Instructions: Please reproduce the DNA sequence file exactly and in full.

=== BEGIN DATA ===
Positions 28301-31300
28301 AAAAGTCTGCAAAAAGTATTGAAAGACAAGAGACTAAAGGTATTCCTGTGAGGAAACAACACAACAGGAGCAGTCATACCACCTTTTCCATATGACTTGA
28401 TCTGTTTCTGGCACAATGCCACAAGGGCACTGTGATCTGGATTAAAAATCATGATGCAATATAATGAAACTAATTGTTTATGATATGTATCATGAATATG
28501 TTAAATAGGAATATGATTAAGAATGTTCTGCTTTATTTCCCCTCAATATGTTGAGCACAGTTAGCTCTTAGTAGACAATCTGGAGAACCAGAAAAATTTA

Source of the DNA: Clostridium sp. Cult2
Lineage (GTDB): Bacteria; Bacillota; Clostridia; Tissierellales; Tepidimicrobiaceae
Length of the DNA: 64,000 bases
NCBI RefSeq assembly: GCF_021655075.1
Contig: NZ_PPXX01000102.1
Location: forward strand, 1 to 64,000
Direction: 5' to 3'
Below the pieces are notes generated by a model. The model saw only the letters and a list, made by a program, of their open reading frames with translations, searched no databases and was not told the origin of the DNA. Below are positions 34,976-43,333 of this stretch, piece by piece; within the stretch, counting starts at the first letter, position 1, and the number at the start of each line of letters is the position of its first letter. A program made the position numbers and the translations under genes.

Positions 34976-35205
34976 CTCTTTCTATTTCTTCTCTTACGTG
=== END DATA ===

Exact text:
Positions 28301-31300
28301 AAAAGTCTGCAAAAAGTATTGAAAGACAAGAGACTAAAGGTATTCCTGTGAGGAAACAACACAACAGGAGCAGTCATACCACCTTTTCCATATGACTTGA
28401 TCTGTTTCTGGCACAATGCCACAAGGGCACTGTGATCTGGATTAAAAATCATGATGCAATATAATGAAACTAATTGTTTATGATATGTATCATGAATATG
28501 TTAAATAGGAATATGATTAAGAATGTTCTGCTTTATTTCCCCTCAATATGTTGAGCACAGTTAGCTCTTAGTAGACAATCTGGAGAACCAGAAAAATTTA

Source of the DNA: Clostridium sp. Cult2
Lineage (GTDB): Bacteria; Bacillota; Clostridia; Tissierellales; Tepidimicrobiaceae
Length of the DNA: 64,000 bases
NCBI RefSeq assembly: GCF_021655075.1
Contig: NZ_PPXX01000102.1
Location: forward strand, 1 to 64,000
Direction: 5' to 3'
Below the pieces are notes generated by a model. The model saw only the letters and a list, made by a program, of their open reading frames with translations, searched no databases and was not told the origin of the DNA. Below are positions 34,976-43,333 of this stretch, piece by piece; within the stretch, counting starts at the first letter, position 1, and the number at the start of each line of letters is the position of its first letter. A program made the position numbers and the translations under genes.

Positions 34976-35205
34976 CTCTTTCTATTTCTTCTCTTACGTG